Art, in many ways, is about the intersection between the human and the natural. What we create, and the process by which we create it, is about our personal experience of trying to live in this crazy, random and often violent world in which we have been placed.
In this way, the art of Yellowstone Park comes into its own. Few places on the planet are more naturally and spiritually evocative. It’s hard to be there and not question your place in the universe.
The park has always inspired great art. Long before it inspired your father’s favorite TV show, Yellowstone moved painters like Thomas Moran and Albert Bierstadt, whose work is the archetype of the Hudson River School, the painting technique that makes the natural world look like a dream, forever stuck in the golden hour.
William Henry Jackson’s photography of the park helped solidify it as America’s first national park. Even Frank Jay Haynes has captured views of Yellowstone so iconic they’ve become postcards, inexpensive souvenirs tourists can pass around when they get home.
Art helps us tell Yellowstone’s story. But something was missing. All of these artists were white men from elsewhere. Moran was English, Bierstadt German. Jackson and Haynes came from the East Coast and the Midwest. Yellowstone’s story is often told by visitors, passers-by who are soon leaving for the next adventure.
That’s what Mountain Time Arts is trying to solve. The Bozeman-based nonprofit has built a reputation in recent years as one of the region’s top arts providers. Their specialty is public work with an appreciation of people and places. It usually takes place on location in a natural location and emphasizes storytelling, especially that of indigenous people. Mountain Time Arts is particularly interested in using art as education, as a way to teach people about the land they are on and the people who have been there for a long, long time.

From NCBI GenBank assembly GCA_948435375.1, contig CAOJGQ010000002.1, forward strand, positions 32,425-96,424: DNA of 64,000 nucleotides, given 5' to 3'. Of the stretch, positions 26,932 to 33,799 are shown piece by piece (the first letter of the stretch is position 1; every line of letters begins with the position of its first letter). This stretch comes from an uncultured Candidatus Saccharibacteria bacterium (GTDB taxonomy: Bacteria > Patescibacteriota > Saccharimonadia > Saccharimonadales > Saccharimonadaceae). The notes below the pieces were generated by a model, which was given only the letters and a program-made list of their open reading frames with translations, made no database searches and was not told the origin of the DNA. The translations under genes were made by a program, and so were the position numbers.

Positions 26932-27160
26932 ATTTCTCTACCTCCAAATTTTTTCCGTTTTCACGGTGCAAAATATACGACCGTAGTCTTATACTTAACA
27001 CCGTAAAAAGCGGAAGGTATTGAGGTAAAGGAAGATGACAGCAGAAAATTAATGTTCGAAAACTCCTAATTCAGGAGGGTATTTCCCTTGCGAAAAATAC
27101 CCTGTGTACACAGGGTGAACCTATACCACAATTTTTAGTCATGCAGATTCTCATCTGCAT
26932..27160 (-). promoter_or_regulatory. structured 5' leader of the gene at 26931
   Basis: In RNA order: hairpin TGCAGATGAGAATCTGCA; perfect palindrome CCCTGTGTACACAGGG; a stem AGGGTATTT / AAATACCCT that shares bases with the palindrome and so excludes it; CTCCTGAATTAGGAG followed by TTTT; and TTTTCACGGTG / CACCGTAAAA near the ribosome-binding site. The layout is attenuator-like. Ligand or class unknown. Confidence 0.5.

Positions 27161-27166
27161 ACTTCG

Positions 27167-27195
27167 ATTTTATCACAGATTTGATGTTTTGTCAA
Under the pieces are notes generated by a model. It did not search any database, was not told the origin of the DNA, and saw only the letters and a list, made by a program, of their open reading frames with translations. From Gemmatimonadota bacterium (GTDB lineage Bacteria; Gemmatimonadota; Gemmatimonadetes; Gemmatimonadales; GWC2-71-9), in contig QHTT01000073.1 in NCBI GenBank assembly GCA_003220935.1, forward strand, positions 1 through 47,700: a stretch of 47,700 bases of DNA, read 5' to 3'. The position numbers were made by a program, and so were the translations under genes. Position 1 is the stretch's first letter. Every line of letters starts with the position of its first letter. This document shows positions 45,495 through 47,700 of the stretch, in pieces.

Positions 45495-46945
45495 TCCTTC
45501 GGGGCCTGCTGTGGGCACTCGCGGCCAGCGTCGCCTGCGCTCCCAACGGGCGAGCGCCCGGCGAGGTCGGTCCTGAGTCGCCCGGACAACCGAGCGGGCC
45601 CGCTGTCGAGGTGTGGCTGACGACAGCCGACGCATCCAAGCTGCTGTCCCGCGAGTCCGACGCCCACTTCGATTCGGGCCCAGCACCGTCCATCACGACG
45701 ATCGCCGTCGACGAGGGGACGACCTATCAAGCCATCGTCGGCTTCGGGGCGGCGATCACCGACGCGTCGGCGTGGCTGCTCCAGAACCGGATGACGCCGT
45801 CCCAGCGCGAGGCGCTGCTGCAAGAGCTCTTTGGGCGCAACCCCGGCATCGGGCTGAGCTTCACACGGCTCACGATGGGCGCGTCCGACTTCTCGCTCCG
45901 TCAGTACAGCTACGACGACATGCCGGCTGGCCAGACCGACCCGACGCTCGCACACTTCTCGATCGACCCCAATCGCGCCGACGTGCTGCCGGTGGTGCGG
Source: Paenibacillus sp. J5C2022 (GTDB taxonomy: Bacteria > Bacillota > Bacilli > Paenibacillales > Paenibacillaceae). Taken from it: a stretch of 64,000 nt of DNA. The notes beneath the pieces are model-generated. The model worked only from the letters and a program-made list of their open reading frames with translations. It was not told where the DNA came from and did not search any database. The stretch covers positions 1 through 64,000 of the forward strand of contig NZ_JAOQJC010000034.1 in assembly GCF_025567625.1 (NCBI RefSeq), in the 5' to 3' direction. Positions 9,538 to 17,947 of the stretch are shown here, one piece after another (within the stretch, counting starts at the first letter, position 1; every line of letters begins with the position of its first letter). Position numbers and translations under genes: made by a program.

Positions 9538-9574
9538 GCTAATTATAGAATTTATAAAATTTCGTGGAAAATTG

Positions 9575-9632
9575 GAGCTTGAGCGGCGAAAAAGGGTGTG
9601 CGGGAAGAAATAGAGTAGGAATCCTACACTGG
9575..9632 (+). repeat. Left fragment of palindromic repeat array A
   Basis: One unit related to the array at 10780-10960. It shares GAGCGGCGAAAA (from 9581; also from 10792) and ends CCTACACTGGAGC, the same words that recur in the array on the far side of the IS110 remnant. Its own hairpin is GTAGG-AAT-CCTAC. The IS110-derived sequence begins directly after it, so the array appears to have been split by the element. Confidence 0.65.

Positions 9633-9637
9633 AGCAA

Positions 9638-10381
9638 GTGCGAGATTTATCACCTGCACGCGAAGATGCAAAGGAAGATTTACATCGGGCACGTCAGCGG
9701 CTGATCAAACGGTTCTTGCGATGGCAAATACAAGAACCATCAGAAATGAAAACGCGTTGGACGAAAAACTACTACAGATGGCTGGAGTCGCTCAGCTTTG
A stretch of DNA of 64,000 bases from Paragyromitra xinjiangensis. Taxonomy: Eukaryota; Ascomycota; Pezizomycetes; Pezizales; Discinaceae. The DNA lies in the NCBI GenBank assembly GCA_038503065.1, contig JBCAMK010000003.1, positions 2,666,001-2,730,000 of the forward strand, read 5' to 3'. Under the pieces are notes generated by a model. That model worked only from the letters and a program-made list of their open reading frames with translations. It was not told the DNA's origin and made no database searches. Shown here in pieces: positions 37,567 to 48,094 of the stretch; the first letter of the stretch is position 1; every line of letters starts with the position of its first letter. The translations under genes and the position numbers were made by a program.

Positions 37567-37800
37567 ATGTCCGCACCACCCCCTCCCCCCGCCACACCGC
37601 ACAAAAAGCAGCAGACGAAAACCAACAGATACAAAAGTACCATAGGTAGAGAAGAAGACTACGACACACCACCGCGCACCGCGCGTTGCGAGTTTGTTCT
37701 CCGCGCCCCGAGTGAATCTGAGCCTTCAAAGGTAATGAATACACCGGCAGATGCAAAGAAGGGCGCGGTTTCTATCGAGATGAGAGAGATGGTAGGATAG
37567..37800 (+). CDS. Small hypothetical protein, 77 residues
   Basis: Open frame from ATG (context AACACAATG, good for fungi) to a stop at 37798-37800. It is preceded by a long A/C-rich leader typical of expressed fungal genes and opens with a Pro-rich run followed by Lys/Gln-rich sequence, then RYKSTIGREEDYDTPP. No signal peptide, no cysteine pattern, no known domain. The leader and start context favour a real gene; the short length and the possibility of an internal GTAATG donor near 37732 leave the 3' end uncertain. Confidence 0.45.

In the past, Mountain Time Arts has done projects at the Missouri Springs near Three Forks and some multimedia presentations at Story Mill in Bozeman.
Their focus on the relationship between people and the land made Yellowstone a natural fit. Mountain Time Arts presented a series of events under the “Yellowstone Revealed” banner. The projects ran from Wednesday August 17th to Sunday August 28th at various locations in the park.
The project’s epicenter was in the Madison Valley, near Madison Junction, the “All Nations Tipi Village,” an exhibit of tipis that served as a gathering place for Indigenous cultural ambassadors to share stories of their people’s connection with the park. There were also performances at the site by opera singers and Supaman, an Apsáalooke rapper.
There were also other places around the park. Patti Baldes’ “REMATRIATE,” a visual art piece featuring drummers and dancers, performed at Madison and Old Faithful. More mobile was the “ReVisiting Cultural Landscapes through Stories” project, a series of interpretive trips from the Norris area to explore locations around the park, led by Indigenous storytellers.
The longest running was the “Lighted Tipis: Resiliency of the People” installation, a series of seven tipis at the Roosevelt Arch in Gardiner presented by the Pretty Shield Foundation. The teepees were lit in bright technicolor each night of the facility, bringing light to an area of the park that has seen an appalling amount of darkness.
The “All Nations Tipi Village” was originally intended to be in Gardiner as well. But after flooding washed out the park’s north entrance road, the plan was changed, moving the venue to the Madison area.
It ended up being a blessing. Madison is generally considered a waypoint in Yellowstone, not a destination. It is nearly equidistant between the two largest geyser basins in the park, Norris and Lower Geyser Basin. There is a great campground in Madison, but not much else. This is a place to drive by for more fun.
Not this time. With a destination like the “Teepee Village” giving an excuse to stop in Madison, it was eye-opening. When you get to tread the ground, and not just pass in a vehicle, Madison comes to life. This is where the Gibbon River empties into the Firehole, forming the Madison, the river that meanders through Quake Lake and Bear Trap Canyon, eventually flowing into two other rivers to form the mighty Missouri. The Madison Valley is where much of the West begins. It was a perfect staging area for storytelling.